Cookies?
Library Header Image
LSE Research Online LSE Library Services

Cutting with both arms of the scissors: the economic and political case for restrictive supply-side climate policies

Green, Fergus and Denniss, Richard (2018) Cutting with both arms of the scissors: the economic and political case for restrictive supply-side climate policies. Climatic Change, 150 (1-2). pp. 73-87. ISSN 0165-0009

[img]
Preview
Text - Published Version
Available under License Creative Commons Attribution.

Download (503kB) | Preview
Identification Number: 10.1007/s10584-018-2162-x

Abstract

Proponents of climate change mitigation face difficult choices about which types of policy instrument(s) to pursue. The literature on the comparative evaluation of climate policy instruments has focused overwhelmingly on economic analyses of instruments aimed at restricting demand for greenhouse gas emissions (especially carbon taxes and cap-and-trade schemes) and, to some extent, on instruments that support the supply of or demand for substitutes for emissions-intensive goods, such as renewable energy. Evaluation of instruments aimed at restricting the upstream supply of commodities or products whose downstream consumption causes greenhouse gas emissions—such as fossil fuels—has largely been neglected in this literature. Moreover, analyses that compare policy instruments using both economic and political (e.g. political “feasibility” and “feedback”) criteria are rare. This article aims to help bridge both of these gaps. Specifically, the article demonstrates that restrictive supply-side policy instruments (targeting fossil fuels) have numerous characteristic economic and political advantages over otherwise similar restrictive demand-side instruments (targeting greenhouse gases). Economic advantages include low administrative and transaction costs, higher abatement certainty (due to the relative ease of monitoring, reporting and verification), comprehensive within-sector coverage, some advantageous price/efficiency effects, the mitigation of infrastructure “lock-in” risks, and mitigation of the “green paradox”. Political advantages include the superior potential to mobilise public support for supply-side policies, the conduciveness of supply-side policies to international policy cooperation, and the potential to bring different segments of the fossil fuel industry into a coalition supportive of such policies. In light of these attributes, restrictive supply-side policies squarely belong in the climate policy “toolkit”.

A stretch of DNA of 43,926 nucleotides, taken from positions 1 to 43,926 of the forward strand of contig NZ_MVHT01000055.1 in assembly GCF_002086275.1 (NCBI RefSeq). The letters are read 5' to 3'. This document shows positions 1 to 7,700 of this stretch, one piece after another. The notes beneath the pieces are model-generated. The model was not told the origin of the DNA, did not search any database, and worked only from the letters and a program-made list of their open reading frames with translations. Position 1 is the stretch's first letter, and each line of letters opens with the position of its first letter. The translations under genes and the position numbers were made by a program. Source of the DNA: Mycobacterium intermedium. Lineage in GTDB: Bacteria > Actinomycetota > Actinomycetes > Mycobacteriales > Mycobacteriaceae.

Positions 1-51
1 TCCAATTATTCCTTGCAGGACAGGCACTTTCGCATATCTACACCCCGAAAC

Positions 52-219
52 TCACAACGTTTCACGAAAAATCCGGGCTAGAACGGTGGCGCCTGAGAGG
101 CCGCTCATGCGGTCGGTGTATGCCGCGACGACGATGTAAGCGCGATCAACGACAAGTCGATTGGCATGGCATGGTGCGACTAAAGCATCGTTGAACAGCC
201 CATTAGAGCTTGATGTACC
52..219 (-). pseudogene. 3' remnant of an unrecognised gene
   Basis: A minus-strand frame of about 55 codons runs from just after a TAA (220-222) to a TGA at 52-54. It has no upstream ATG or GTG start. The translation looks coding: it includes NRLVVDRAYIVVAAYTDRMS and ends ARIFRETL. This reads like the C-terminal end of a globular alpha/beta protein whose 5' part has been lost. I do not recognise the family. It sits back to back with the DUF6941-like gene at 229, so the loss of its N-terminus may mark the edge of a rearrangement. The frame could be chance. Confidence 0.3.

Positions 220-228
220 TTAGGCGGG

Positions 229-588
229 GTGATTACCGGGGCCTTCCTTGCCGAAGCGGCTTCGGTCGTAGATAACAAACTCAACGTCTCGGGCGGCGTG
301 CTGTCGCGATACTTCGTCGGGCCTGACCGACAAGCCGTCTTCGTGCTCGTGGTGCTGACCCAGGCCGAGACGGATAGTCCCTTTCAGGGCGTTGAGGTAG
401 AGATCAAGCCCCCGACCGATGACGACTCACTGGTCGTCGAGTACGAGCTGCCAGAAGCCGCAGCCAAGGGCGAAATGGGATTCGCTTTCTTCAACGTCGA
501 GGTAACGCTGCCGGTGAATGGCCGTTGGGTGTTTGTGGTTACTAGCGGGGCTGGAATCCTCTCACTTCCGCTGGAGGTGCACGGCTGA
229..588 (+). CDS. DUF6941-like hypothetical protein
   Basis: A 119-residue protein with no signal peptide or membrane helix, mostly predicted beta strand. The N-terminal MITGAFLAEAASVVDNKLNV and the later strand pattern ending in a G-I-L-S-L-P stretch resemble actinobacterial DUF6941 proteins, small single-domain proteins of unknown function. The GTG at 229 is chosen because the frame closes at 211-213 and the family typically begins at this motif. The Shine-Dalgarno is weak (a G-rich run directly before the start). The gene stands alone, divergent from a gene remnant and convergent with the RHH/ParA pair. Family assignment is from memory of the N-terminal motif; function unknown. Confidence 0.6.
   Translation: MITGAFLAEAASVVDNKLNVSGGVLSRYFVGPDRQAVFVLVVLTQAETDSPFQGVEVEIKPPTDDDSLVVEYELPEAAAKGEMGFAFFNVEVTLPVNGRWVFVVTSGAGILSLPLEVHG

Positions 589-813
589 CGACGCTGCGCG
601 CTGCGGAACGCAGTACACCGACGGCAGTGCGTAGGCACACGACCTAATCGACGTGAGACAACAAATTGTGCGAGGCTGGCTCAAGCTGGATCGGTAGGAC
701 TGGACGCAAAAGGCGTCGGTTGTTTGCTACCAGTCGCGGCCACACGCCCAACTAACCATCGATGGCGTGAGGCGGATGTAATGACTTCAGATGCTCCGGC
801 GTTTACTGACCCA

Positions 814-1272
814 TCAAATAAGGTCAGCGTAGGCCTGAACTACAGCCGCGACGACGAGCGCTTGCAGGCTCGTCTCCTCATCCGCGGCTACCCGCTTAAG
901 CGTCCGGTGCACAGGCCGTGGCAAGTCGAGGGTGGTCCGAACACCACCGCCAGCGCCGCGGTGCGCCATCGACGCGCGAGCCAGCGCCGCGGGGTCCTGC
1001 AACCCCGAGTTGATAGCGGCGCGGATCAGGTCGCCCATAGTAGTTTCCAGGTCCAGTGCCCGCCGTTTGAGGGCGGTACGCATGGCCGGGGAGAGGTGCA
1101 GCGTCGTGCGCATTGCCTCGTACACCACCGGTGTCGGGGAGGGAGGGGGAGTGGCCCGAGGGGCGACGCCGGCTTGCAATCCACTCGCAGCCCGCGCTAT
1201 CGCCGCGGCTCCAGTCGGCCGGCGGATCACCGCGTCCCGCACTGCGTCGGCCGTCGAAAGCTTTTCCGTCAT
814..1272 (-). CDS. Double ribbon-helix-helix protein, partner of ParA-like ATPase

Item Type: Article
Official URL: https://link.springer.com/journal/10584
Additional Information: © 2018 The Authors © CC BY 4.0
Divisions: Government
Subjects: G Geography. Anthropology. Recreation > GE Environmental Sciences
H Social Sciences > HC Economic History and Conditions
Sets: Research centres and groups > Grantham Research Institute on Climate Change and the Environment
Date Deposited: 02 May 2018 10:53
Last Modified: 20 Oct 2019 00:14
URI: http://eprints.lse.ac.uk/id/eprint/87734

Actions (login required)

View Item View Item

Downloads

Downloads per month over past year

View more statistics